Energy Market Update-July 2017
Edge Insights energy experts are constantly monitoring energy market conditions in order to help ensure the best possible pricing and contract terms for our clients. The following report is a snap shot of current conditions intended to help our clients stay informed of market dynamics.
Natural Gas Market Overview:
The natural gas near month market price hit a low point on 6/21 at $2.88/Dth. Weather forecasts looking out one month indicate average temperatures for the eastern half of the country, with above average for the west. For now, electric generation demand for natural gas will also be average. The EIA is expecting 3,800 Bcf to be in storage by heating season or about 87% of capacity. This is lower than earlier estimates, and could cause a run up of market prices later in the year.
Natural Gas Storage Update:
The storage report for week ending 6/23 shows the addition of 46 Billion Cubic Feet (Bcf). This is 6.9% above the 5-year average by 181 Bcf, but 319 Bcf below last year at this time. This injection puts storage levels at 64.4% of total capacity.
Current Market Movers:
Bearish: (lower prices)
- Production measured in Bcf/d (Billion Cubic Feet per Day) is above last year’s levels. Total gas well count is now at 184, up 89 year over year. This puts us back to the number of producing well we saw in 2015. The low well count in 2016 was from a warm winter, causing a glut and record storage levels.
- Lack of extended warm periods, low cost coal, and increased hydro generation has lessened the demand for electric generation from gas compared to last year at this time.
Bullish: (higher prices)
- Hurricane season is here, and any disturbance in the Gulf or southern states can disrupt production and limit the amount of gas added to storage.
- Even as we see increased gas production and lowered demand, exports continue to increase. The result; gas storage injections continue to be below average. At this pace, we will be near or possibly below the 5-year average before winter. This may be a major influence on market direction later this year.
Electric News: (posted on the EIA.gov website on July 5th)
Based on EIA survey data for new, utility-scale electric generators (those with a capacity greater than one megawatt), capacity-weighted average construction costs for many generator types have fallen in recent years. Annual changes in construction costs include the effects of differences in the geographic distribution of installed capacity between years, differences in technology types, and other changes in capital and financing costs.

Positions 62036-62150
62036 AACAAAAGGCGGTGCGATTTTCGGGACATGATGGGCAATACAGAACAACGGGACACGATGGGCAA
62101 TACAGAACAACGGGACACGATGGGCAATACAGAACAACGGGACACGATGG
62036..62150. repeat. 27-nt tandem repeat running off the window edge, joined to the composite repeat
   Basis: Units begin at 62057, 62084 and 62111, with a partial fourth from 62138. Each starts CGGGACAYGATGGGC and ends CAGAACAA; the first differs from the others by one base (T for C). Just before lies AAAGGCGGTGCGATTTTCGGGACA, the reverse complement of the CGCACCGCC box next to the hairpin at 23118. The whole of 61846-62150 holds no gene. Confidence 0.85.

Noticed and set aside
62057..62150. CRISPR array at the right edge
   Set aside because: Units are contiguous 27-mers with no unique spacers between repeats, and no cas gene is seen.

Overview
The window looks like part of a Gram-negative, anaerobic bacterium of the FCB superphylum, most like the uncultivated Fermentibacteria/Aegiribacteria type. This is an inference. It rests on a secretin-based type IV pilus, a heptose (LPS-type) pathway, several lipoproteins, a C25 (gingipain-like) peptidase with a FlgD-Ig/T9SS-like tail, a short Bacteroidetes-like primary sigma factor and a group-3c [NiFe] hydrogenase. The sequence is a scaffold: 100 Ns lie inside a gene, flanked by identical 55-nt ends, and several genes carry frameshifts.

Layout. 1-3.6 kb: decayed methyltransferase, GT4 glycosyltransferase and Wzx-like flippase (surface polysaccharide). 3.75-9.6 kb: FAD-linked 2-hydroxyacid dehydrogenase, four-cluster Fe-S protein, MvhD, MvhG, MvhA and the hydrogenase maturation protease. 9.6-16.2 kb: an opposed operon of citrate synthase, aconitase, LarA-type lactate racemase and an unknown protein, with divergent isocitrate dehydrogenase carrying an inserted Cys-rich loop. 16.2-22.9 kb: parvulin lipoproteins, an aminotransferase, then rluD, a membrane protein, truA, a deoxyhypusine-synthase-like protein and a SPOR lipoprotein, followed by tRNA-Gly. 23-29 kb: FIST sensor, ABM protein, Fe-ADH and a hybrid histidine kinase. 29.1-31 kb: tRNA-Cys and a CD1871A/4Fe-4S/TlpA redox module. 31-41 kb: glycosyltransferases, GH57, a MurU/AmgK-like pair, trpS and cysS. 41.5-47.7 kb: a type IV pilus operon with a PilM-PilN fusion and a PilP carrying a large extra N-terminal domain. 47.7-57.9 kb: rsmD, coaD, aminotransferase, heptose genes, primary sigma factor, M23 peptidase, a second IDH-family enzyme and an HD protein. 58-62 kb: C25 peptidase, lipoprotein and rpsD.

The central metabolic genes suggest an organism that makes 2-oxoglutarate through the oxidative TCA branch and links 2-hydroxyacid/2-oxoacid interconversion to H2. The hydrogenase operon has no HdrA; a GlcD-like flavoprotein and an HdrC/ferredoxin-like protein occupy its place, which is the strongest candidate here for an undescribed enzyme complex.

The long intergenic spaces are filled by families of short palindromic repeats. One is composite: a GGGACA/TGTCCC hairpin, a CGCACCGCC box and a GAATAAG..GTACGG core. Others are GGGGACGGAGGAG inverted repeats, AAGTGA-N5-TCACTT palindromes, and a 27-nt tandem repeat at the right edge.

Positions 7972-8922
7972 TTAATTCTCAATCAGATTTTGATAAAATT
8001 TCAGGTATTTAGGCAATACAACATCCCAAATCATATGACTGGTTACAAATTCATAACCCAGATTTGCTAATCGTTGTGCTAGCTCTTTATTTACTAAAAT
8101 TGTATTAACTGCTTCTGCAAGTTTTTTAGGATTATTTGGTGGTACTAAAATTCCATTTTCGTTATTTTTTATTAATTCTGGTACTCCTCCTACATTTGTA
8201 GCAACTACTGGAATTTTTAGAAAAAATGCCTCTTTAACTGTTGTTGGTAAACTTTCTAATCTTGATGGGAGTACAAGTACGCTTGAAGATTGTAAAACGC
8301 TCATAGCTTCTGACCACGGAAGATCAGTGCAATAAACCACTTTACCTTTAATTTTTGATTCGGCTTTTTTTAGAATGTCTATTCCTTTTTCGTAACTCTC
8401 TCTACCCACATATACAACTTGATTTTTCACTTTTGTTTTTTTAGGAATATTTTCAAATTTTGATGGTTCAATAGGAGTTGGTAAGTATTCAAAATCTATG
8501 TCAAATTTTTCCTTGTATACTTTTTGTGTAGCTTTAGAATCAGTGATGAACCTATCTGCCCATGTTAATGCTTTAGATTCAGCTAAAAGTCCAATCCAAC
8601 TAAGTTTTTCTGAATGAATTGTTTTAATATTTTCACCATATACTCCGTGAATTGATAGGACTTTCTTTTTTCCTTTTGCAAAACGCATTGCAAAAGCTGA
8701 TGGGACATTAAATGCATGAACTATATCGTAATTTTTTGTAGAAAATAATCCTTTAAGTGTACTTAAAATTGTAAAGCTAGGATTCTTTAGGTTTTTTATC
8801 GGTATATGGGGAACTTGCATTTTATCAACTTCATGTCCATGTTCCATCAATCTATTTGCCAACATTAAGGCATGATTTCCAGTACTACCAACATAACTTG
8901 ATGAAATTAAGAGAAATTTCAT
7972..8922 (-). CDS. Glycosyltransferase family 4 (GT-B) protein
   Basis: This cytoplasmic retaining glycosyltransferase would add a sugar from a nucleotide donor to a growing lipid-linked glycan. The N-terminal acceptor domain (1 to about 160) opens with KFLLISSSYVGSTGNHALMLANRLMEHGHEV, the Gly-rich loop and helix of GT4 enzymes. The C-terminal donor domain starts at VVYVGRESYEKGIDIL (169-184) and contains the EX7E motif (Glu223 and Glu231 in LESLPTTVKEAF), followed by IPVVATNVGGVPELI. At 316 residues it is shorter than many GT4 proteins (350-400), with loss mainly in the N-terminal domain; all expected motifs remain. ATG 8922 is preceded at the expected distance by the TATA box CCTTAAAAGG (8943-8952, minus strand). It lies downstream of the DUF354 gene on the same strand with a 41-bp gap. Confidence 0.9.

EIA began collecting data on construction costs for new utility-scale generators installed in 2013. The data for each year reflect projects completed in that year. Because power plants are often constructed over several years, reported costs are not necessarily indicative of the cost of a project initiated in that year. Government grants, tax benefits, and other incentives are excluded from these costs. Construction costs alone do not determine the economic attractiveness of a generation technology. Other factors such as fuel costs (for generators that consume fuel), utilization rates, financial incentives, and state policies also affect project economics and, in turn, the kinds of power plants that are built.
In 2015, wind, natural gas, and solar were the most commonly added capacity types, adding 8.1 gigawatts (GW), 6.5 GW, and 3.2 GW, respectively. In the case of wind and solar, almost all of these additions (98% and 91%, respectively) were at new plants, as opposed to new generators at existing plants.
For natural gas, about 60% of the capacity added in 2015 was new generators at new plants, and the remaining 40% were new generators at existing plants. For other fuels such as hydro and petroleum liquids, which had relatively little capacity added in 2015, almost all of those additions were located at existing plants. Construction costs for battery storage units are available for the first time in 2015.
As supply / demand balances with a more normal temperature pattern, natural gas prices remain low. This directly affects the cost of electric, so we continue to show a good buy for both short and long-term purchases.
The market opportunity is a ranking of how we perceive timing of contract purchases or hedging natural gas or electric.
Information provided by the Energy Division of Edge Insights, Inc.